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Discussion of Prostate Research
Submitted by Gary Wilson on Thu, 12/09/2010 - 11:04
Actual evidence about prostate health and ejaculation conflicts
Scientists have actually measured many separate factors and their relationship to prostate cancer: ejaculation, intercourse frequency, marital status, number of sex partners, and cases of sexually transmitted disease. So far, study results conflict with each other on almost every factor, and the medical profession does not consider ejaculation frequency (or infrequency) to be risk factor for prostate cancer.
"On the men's sites that I frequent, the number one rationalization for masturbation is that it is good for the prostate. All you have to do is tell a guy that jerking off is good for his health and he's a lifer."
The popular press has made a lot of noise about isolated aspects of results that make good headlines. The following two studies are the main ones cited as proof that more ejaculation correlates to a decreased chance of prostate cancer.
- G. G. Giles, et al., “Sexual Factors and Prostate Cancer,” BJU International, 92(3), July 2003: 211–216; see also
- M. D. Leitzmann, “Ejaculation Frequency and Subsequent Risk of Prostate Cancer,” JAMA, 291(13), April 2004: 1578–1586.
First, the decrease risk only applied to ejaculations occurring during the subjects twenties. Second, the data was based on recollections of what occurred decades earlier. Third, the JAMA 2004 study admitted that their conclusion didn't line up with other studies:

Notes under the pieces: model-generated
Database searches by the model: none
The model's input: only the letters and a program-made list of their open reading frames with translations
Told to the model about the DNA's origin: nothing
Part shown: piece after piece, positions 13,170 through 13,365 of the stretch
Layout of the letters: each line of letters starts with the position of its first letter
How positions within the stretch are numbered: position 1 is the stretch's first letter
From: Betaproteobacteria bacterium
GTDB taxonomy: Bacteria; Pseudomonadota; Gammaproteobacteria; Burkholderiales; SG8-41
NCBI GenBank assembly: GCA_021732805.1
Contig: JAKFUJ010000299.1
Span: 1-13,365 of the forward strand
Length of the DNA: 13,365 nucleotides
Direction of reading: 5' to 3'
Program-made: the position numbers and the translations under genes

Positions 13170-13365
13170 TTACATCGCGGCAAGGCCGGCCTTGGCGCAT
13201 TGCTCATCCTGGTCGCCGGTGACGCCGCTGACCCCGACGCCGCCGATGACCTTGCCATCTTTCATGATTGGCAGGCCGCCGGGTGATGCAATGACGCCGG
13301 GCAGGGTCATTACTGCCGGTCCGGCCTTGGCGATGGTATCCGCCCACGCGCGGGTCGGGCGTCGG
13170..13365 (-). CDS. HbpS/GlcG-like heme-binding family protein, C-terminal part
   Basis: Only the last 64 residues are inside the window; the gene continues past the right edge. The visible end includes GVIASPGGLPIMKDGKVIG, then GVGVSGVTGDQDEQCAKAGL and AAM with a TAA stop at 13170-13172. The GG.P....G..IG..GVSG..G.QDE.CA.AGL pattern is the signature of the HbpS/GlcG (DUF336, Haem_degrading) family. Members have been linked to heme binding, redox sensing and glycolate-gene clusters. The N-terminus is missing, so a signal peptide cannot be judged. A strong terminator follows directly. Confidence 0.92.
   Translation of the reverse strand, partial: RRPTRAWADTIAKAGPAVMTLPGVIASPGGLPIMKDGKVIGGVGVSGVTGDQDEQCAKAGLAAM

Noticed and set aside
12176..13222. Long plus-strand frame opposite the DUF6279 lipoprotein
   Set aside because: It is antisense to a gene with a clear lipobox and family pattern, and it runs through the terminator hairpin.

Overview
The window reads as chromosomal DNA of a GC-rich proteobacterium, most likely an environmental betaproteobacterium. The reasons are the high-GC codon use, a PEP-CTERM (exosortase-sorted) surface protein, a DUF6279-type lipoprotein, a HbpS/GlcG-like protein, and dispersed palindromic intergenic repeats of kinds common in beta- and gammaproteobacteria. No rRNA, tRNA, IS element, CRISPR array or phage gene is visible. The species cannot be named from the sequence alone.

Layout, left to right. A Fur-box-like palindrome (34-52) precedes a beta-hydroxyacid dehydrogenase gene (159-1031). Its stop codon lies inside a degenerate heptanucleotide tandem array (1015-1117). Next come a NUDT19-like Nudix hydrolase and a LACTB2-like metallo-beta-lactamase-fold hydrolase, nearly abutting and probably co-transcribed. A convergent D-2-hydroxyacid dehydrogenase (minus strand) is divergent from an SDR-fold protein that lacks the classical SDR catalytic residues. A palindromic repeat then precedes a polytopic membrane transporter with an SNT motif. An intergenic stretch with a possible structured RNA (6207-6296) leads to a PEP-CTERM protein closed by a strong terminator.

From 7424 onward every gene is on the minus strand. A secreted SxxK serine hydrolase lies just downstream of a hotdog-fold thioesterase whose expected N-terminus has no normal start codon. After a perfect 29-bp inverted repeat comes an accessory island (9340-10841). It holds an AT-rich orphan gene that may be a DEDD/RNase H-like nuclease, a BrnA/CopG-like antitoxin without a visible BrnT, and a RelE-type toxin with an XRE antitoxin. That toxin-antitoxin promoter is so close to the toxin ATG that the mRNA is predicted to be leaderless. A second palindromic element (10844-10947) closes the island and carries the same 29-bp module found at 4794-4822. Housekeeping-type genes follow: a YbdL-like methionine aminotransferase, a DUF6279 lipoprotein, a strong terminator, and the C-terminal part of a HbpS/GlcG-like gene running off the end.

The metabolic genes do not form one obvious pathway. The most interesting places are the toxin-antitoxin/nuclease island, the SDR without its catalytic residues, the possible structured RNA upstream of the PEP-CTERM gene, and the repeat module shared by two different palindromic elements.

Previous investigations on reported ejaculation frequencies or sexual intercourse and prostate cancer are limited to studies of retrospective design and results are mixed. Nine studies observed a statistically significant1, 23-27 or non significant28-30 positive association; 3 studies27, 31-32 reported no association;7 studies found a statistically significant4-5,10, 33 or non-significant34-36 inverse relationship; and 1 study37 found a U-shaped relationship. Nine4, 24-25,27, 30-32,35-36 of the aforementioned studies found little or no variation in prostate cancer risk according to sexual activity during different ages.
As you can see, studies do not agree on the relationship of ejaculation frequency to the risk of developing prostate cancer. Yet, this research is touted by the press—not the researchers—as proof that “frequent masturbation will prevent prostate cancer.”
Moreover, a newer study - Sexual activity and prostate cancer risk in men diagnosed at a younger age. (2009), found the reverse correlation - those who were most active while younger had more chance of developing cancer later. From the study:
Previous results from studies of reported ejaculation frequencies or sexual intercourse and prostate cancer are mixed, and include studies reporting inverse , positive  or no associations .
Whereas frequent overall sexual activity in younger life (20s) increased the disease risk, it appeared to be protective against the disease when older (50s). Alone, frequent masturbation activity was a marker for increased risk in the 20s and 30s but appeared to be associated with a decreased risk in the 50s, while intercourse activity alone was not associated with the disease.
From this 2003 review of the literature "Frequency of Sexual Activity and Prostatic Health: Fact or Fairy Tale?" in Urology.